‘As at every revolution of the wheels the two pieces of broken shaft struck everything within their compass, at the same time propping on the sleepers, fairly lifting the engine on that side. So that it was almost certain to topple over on one side down the embankment. Just as the train was slowing, through the brakes beginning to act, the second driving rod broke, but did not do much damage on that side. The fireman Smith, received a knock on the head from a piece of wood, a portion of the cab, and was knocked back into the tender on to the coals. Kirk’s pluck in sticking to his post at the risk of his life is beyond all praise, and can quickly be realised on an inspection of the engine. By the time the relieving engine arrived from town, the broken shafts had been removed by Kirk, and the disabled engine was shunted at Wellington Point, and later in the day drawn up to Brisbane. There were only eight or ten passengers in the train at the time of the breakdown, and they received a considerable fright. This is the third engine that has broken down on the Cleveland line this month.
‘In the first case, after the arrival of the 5.30pm train at Cleveland, and as the engine was being shunted into the shed for the night, she sprang a leak in the firebox, and in a few moments all the water was out into the fire. In the second case, an engine broke down at Manly station on the Prince of Wales birthday holiday, and disarranged the traffic for the day.’
Cleveland newspaper report-June 1910
‘Cleveland school of arts on Saturday night, the 16 June 1910, a very pleasant evening was spent, the occasion being a gathering of the residents to bid farewell to Mr. and Mrs. T. Kirk, the first railway people stationed there; Mr. Kirk having driven the first engine to Cleveland in 1889, where he had resided up to the present date. Between two and three hundred people were present to meet them and their family. During the evening Mr.L.Hugonin, speaking on behalf of the residents, and with much pride, presented Mr. Kirk with a most handsome clock, on which was inscribed: “presented to T.Kirk from the well-wishers and friends of Cleveland 16.7.10”, remarking that he hoped it would keep as good time as he (Mr. Kirk) had always done. He likened his leaving to a tree losing one of its best branches and said that although new branches might come in its place, they would never be like the old one. Mr. Hugonin brought in a touch of humour bysaying that he had always found that Mr. Kirk was a very conscientious worker, taking for example the time of political excitement – he carried both friends and foes alike to town in his train instead of dumping his foes in some lonely spot on the way -but instead of that he was glad to say there had never been one single accident on the Cleveland line during Mr. Kirk’s 21 years running. Mrs. Kirk was presented with a beautiful silver tea and coffee service with her initials engraved on, in token of the high esteem in which she had been held amongst them all. Mr. Danaber, head station master, spoke on behalf of the railway, saying thathe felt that it was with regret that the occasion had arisen to part with his fellow workman, as both in his public capacities and as a private citizen he had never met with a more valued and esteemed friend, and on resuming his seat he wished Mr. and Mrs. Kirk and family all god speed. In replying, Mr. Kirk said he could not find words to express his appreciation of the great honour done to him at this great event of his life as he had only tried to do his duty and was quite overcome at the extent of their generosity both to himself, his wife and family, and heartily thanked them all. He said that what gave him most pleasure was to see the great gathering of fellow residents to do him so great an honour on his leaving them, stating that it was not for any gain or advancement for himself that he had taken this step, but having a young family to bring forward, their interests had to be put before his own. Both he and his wife, for their parts, would prefer to have remained where they were, having a great affection for Cleveland and its people. He said he did not need the clock to remind him of the days gone by but it would always remind him of a milestone passed on the way. He then thanked them on behalf of his wife, for the valuable present given to her, and said he knew for a fact that no-one could make better tea, but even hers might be the better for coming out of agood silver pot and he hoped that one and all would visit them in their new home, “Clevedene ” at Gladstone Road, Highgate Hill, and sample it.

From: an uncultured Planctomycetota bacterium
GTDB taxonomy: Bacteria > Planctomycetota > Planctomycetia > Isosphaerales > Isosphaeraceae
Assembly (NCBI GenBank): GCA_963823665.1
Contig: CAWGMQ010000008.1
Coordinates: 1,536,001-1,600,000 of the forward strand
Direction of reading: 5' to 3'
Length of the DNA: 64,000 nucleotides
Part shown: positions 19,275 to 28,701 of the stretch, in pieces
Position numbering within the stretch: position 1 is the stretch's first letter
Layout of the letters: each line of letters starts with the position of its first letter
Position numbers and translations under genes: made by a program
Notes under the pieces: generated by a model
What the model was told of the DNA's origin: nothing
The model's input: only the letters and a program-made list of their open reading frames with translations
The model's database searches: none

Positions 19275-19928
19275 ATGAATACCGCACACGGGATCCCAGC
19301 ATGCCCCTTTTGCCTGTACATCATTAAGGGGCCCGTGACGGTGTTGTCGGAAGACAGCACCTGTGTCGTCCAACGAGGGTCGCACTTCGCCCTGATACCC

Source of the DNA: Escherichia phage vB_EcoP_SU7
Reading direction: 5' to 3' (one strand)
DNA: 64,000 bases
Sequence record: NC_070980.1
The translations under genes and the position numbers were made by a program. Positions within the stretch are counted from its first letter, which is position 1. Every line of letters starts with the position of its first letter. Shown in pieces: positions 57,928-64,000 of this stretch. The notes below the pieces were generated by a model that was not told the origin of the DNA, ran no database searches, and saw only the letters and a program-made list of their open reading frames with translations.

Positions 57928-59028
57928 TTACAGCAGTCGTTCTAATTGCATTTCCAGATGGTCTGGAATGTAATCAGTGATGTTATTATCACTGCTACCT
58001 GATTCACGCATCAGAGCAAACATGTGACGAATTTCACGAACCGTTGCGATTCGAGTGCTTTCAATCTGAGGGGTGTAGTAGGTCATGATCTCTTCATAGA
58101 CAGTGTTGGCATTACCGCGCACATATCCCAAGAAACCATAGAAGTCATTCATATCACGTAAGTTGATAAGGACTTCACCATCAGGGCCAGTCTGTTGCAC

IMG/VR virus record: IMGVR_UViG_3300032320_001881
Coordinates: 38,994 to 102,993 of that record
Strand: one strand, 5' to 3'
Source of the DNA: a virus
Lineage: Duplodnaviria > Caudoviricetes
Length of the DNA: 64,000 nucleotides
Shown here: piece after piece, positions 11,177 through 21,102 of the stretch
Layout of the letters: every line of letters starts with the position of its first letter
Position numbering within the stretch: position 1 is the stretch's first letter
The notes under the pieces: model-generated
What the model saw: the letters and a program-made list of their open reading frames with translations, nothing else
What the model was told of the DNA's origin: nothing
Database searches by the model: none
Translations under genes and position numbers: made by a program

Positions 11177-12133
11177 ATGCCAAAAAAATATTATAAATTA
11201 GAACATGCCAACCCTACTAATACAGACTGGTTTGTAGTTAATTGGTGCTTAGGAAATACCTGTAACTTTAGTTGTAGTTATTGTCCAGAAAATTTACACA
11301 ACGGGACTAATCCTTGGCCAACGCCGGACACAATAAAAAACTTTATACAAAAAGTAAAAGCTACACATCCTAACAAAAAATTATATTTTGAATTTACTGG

‘A splendid programme was carried through including several songs, a recitation good music and dancing, and refreshments served, which reflected great credit on the working committee chosen for the occasion. At the conclusion of the evening all hands were clasped and voices joined in singing the favourite song of “Auld Lang Syne”.’
Annie Kirk died in Goodna Mental Hospital on 30 July 1922 aged 58 years old. Thomas Kirk died in Brisbane on 14 September 1942, 84 years old. The old Cleveland rail line closed in 1963.
After dad’s accident, I became literally dad’s ‘right hand man’. Of an afternoon, I used to have to go up on my pushbike to Raby Bay train station, which was situated down a little dirt road that went down towards the water from where the Sands Hotel is now. I used to meet the rail motor from Manly, which used to get in about 5.15 in the afternoon, and pick up the bundle of “Telegraph” newspapers. Then I’d have to do a paper run on my bike to deliver them. One of my first deliveries was to the Sands Hotel, which at that stage was under Thurhect’s management. I used to take the paper in to the hotel and front up to the bar for a ‘double sars’. After I’d had my drink at the bar, I’d get on my bike and do the paper run which went all around the Raby Bay area, then down Middle Street, Oyster Point, and then along Cleveland Point. I’d always end the run in the darkness of night. All I had for a light was a battery-operated torch that fitted in a holder between the handlebars. On one occasion, near the Police Station that was then situated near the Cenotaph, I was riding up towards Oyster Point and passed a beautiful old Queenslander home that belonged to the Ramsey family. The house was next door to the bakery of G.W.Walters – where all our bread came from. Actually all the houses in that area were owned by G.W.Walters and were used by the employees of his bakery. In those days, Cleveland was owned by virtually just a couple of people.